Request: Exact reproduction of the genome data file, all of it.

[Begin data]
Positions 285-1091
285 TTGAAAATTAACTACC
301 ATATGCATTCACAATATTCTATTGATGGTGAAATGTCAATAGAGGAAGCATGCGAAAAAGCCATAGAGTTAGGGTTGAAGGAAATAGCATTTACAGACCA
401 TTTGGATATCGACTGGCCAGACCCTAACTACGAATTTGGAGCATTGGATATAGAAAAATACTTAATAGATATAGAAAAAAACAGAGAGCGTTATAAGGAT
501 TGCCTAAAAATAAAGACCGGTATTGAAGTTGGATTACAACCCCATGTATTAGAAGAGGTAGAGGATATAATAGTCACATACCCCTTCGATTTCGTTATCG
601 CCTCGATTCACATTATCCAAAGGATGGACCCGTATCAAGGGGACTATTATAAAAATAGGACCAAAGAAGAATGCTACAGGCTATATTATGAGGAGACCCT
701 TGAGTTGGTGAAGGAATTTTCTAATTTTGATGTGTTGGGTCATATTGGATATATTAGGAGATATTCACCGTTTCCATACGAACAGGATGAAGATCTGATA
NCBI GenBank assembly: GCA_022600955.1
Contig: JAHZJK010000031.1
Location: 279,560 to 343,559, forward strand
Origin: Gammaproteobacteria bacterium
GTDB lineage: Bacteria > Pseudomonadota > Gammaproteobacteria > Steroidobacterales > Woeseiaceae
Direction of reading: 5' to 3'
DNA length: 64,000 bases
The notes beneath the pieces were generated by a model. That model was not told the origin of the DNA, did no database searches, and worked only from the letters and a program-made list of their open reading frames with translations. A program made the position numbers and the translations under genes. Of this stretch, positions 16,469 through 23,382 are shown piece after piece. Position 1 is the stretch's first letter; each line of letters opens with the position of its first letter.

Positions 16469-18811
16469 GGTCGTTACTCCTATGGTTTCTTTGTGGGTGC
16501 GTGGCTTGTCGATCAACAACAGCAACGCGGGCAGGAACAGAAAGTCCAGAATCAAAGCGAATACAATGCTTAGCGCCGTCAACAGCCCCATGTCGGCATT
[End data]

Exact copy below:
Positions 285-1091
285 TTGAAAATTAACTACC
301 ATATGCATTCACAATATTCTATTGATGGTGAAATGTCAATAGAGGAAGCATGCGAAAAAGCCATAGAGTTAGGGTTGAAGGAAATAGCATTTACAGACCA
401 TTTGGATATCGACTGGCCAGACCCTAACTACGAATTTGGAGCATTGGATATAGAAAAATACTTAATAGATATAGAAAAAAACAGAGAGCGTTATAAGGAT
501 TGCCTAAAAATAAAGACCGGTATTGAAGTTGGATTACAACCCCATGTATTAGAAGAGGTAGAGGATATAATAGTCACATACCCCTTCGATTTCGTTATCG
601 CCTCGATTCACATTATCCAAAGGATGGACCCGTATCAAGGGGACTATTATAAAAATAGGACCAAAGAAGAATGCTACAGGCTATATTATGAGGAGACCCT
701 TGAGTTGGTGAAGGAATTTTCTAATTTTGATGTGTTGGGTCATATTGGATATATTAGGAGATATTCACCGTTTCCATACGAACAGGATGAAGATCTGATA
NCBI GenBank assembly: GCA_022600955.1
Contig: JAHZJK010000031.1
Location: 279,560 to 343,559, forward strand
Origin: Gammaproteobacteria bacterium
GTDB lineage: Bacteria > Pseudomonadota > Gammaproteobacteria > Steroidobacterales > Woeseiaceae
Direction of reading: 5' to 3'
DNA length: 64,000 bases
The notes beneath the pieces were generated by a model. That model was not told the origin of the DNA, did no database searches, and worked only from the letters and a program-made list of their open reading frames with translations. A program made the position numbers and the translations under genes. Of this stretch, positions 16,469 through 23,382 are shown piece after piece. Position 1 is the stretch's first letter; each line of letters opens with the position of its first letter.

Positions 16469-18811
16469 GGTCGTTACTCCTATGGTTTCTTTGTGGGTGC
16501 GTGGCTTGTCGATCAACAACAGCAACGCGGGCAGGAACAGAAAGTCCAGAATCAAAGCGAATACAATGCTTAGCGCCGTCAACAGCCCCATGTCGGCATT